NWIFC Magazine Spring 2010


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Tribes Help Reopen Shellfish Beds
Elwha Hatchery Breaks Ground
Melting Glaciers Impact Fish Habitat
Tribes, State Battle Fish Virus
Tribal Research Guides Estuary Project
Radio Collars Aid Elk Research

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NWIFC Magazine Spring 2010

  1. 1. Northwest Indian Fisheries Commission NWIFC News Spring 2010 nwifc.org Inside: ■ Tribes Help Reopen Shellfish Beds ■ Elwha Hatchery Breaks Ground ■ Melting Glaciers Impact Fish Habitat ■ Tribes, State Battle Fish Virus ■ Tribal Research Guides Estuary Project ■ Radio Collars Aid Elk Research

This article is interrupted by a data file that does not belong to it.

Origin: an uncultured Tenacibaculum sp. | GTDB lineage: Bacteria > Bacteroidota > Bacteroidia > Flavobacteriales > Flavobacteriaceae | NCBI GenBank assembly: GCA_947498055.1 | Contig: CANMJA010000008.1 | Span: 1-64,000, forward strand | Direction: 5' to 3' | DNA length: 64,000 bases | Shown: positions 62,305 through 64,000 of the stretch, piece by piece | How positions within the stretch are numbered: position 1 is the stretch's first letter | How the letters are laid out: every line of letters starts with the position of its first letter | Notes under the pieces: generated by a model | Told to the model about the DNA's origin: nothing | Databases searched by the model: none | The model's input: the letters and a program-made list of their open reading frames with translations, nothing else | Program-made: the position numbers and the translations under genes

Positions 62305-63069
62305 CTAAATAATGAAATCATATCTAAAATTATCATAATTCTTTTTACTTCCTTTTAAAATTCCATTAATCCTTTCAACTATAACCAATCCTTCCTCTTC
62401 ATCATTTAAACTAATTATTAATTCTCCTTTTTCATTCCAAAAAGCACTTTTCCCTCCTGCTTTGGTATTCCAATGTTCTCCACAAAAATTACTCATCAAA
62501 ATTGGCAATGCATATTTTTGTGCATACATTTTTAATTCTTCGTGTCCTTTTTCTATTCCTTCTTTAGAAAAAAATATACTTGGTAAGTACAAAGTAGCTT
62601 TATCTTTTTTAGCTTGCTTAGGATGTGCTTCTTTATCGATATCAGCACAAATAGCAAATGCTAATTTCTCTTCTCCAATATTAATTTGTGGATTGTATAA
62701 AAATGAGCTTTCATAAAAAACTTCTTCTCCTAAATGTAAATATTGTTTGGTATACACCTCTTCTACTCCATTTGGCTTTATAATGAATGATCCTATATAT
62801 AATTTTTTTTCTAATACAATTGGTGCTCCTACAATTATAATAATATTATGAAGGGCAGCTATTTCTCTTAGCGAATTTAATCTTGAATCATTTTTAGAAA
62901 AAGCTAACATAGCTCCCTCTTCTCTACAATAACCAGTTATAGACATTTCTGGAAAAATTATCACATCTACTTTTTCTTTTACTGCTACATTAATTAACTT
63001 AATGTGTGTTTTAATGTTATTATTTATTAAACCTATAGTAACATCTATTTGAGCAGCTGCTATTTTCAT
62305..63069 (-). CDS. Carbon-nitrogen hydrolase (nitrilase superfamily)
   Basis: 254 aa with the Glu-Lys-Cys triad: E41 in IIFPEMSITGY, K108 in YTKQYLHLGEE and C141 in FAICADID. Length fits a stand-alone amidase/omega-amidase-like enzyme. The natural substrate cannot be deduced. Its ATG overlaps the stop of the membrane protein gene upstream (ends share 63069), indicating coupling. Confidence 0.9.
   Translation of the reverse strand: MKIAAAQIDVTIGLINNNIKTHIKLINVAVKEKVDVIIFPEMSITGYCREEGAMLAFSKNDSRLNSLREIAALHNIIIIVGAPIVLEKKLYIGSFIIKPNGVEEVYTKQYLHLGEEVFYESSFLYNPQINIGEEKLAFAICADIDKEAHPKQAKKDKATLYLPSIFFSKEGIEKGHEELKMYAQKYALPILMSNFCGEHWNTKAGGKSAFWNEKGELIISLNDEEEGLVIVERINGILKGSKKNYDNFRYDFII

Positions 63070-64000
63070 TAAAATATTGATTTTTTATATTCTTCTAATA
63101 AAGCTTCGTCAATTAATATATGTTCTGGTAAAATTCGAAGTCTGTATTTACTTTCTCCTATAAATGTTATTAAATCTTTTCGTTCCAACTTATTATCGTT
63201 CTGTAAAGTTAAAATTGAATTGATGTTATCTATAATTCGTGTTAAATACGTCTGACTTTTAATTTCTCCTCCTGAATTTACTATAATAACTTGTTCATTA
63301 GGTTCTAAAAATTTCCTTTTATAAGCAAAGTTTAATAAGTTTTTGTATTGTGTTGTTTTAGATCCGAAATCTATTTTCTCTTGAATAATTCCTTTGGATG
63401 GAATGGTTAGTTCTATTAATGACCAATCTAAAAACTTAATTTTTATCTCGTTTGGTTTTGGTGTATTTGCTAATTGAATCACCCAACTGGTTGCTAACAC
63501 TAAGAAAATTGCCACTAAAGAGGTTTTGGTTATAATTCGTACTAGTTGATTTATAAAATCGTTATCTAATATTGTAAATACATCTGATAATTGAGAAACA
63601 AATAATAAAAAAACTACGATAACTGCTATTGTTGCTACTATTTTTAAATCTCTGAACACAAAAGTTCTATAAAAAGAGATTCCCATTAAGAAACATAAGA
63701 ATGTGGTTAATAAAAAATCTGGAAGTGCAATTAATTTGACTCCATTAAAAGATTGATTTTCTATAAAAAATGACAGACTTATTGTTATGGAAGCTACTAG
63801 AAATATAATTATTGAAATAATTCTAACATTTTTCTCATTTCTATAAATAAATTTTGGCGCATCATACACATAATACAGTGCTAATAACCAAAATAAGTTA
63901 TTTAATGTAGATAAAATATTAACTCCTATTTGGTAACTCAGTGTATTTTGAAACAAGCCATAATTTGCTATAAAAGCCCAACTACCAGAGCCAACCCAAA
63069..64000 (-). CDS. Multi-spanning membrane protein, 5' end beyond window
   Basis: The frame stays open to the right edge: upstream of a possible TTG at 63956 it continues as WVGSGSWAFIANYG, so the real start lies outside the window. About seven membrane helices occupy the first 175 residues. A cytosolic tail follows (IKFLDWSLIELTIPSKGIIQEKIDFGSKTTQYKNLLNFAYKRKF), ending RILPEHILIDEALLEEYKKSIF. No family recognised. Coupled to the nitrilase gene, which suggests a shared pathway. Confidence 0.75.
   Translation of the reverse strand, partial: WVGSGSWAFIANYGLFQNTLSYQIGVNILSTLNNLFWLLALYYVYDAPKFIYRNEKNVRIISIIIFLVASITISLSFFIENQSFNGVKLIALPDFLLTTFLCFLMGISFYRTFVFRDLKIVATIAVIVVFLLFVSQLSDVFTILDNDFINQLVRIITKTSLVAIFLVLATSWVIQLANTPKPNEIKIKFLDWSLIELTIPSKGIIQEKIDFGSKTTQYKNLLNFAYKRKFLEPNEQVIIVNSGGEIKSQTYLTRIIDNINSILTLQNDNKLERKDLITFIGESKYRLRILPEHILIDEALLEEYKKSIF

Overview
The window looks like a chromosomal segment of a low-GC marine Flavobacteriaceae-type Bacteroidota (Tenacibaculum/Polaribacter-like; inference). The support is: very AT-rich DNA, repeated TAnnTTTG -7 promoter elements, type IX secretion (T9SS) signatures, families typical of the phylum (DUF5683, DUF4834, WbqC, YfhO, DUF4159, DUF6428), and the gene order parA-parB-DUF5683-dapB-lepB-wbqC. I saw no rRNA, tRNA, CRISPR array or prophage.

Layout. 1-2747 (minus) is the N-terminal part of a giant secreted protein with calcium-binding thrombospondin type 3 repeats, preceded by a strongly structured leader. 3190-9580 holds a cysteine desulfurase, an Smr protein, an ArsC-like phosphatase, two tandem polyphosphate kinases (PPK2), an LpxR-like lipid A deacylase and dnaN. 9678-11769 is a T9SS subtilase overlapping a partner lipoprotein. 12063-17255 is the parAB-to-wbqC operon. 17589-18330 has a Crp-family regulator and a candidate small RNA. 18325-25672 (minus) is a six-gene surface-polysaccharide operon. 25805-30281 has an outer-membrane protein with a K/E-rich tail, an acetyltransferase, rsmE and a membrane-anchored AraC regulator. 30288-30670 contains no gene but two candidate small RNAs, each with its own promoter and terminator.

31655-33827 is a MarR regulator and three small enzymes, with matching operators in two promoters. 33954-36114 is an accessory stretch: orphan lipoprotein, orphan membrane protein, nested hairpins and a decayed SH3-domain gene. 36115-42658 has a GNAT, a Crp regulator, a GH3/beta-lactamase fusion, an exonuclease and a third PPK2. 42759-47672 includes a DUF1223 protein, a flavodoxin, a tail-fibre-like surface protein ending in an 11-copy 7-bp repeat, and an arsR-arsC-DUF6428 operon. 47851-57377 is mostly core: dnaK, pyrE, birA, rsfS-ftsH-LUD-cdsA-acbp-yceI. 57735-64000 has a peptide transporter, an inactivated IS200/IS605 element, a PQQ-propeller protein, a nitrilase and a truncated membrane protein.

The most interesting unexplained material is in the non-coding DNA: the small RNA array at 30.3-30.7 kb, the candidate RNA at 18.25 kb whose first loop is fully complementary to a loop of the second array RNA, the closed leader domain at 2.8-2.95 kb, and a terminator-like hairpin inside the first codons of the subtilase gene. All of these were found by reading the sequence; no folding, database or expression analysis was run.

2. 2. Being Frank NWIFC News Strength, Courage Bring Down Dams Northwest Indian Fisheries Commission By Billy Frank Jr. 6730 Martin Way E. NWIFC Chairman Olympia, WA 98516 (360) 438-1180 I am excited that those two Elwha River dams will begin to come down next year, and you should be excited too. It’s been a long time coming. After more than a century, the Elwha River will run free again and provide a good NWIFC News is published quarterly. Free subscriptions are available. This edition is home for salmon. also online at nwifc.org. Articles in NWIFC Built without fish ladders about a cen- News may be reprinted. tury ago, the two dams cut salmon off from nearly 100 miles of excellent habitat. Today NWIFC Chairman a lot of that habitat is protected in Olympic Billy Frank Jr. National Park, and that’s a good thing for the future of the river, the salmon and all Executive Director of us. Mike Grayum The idea that those dams are really, truly coming down was driven home for me at Information and Education Services the recent groundbreaking ceremony for the Division Manager Lower Elwha Klallam Tribe’s new salmon Tony Meyer hatchery. The new hatchery will be built during the Regional Information Officers next 18 months and will help support salm- Debbie Preston, Coast on and steelhead recovery efforts on the Emmett O’Connell, South Sound river. The tribe has a steelhead broodstock Tiffany Royal, Hood Canal/Strait of Juan de Fuca program that will make sure native Elwha River steelhead aren’t wiped out Kari Neumeyer, North Sound by the dam removal. Another fish I hope we haven’t lost is the 100-pound chinook that the Elwha Editorial Assistant River used to produce before the dams were built. Imagine that, 100-pound Sheila McCloud salmon! Of course, building a new hatchery alone won’t bring the salmon back. NWIFC Member Tribes: Hoh, There’s a lot of work to be done. Jamestown S’Klallam, Lower Elwha Klallam, The tribe has been working hard to get the river valley ready for the in- Lummi Nation, Makah, Muckleshoot, creased water flow and sediment that are coming. They’ve been putting in Nisqually, Nooksack, Port Gamble engineered logjams and removing dikes to slow down the river. Undersized S’Klallam, Puyallup, Quileute, Quinault culverts are being removed and replaced with larger culverts or bridges. It’s Indian Nation, Sauk-Suiattle, Skokomish, a long list. Squaxin Island, Stillaguamish, Suquamish, We’re happy for the tribe and its federal and state partners that President Swinomish, Tulalip and Upper Skagit Obama’s stimulus funding could speed up the date for tearing down the dams. It can’t happen soon enough. Tribal contact information is available Removing the Elwha dams is the dream of a lifetime come true. None of under Member Tribes at nwifc.org. us is here very long. We’re just kind of passing through, and what we do with our time is important. Follow us on Facebook: facebook.com/nwifc I can remember way back when the tribe first started talking about taking and on Twitter: @NWIFC out the dams. A lot of people told them it couldn’t be done. That was many years ago, but the Elwha people never gave up. They stayed the course and they are putting this watershed back together. That’s the kind of strength and courage we need to tackle other issues that seem impossible to solve, such as stormwater runoff, shoreline development and fish-blocking culverts. If we can tear down those Elwha dams, we sure as hell can tackle those problems. On the cover: Lummi Nation master carver Felix Solomon, left, shows Stillaguamish tribal member Jeff Tatro how to round the edges of a flat-bottom shovel-nosed canoe. See related story on page 3. Photo: K. Neumeyer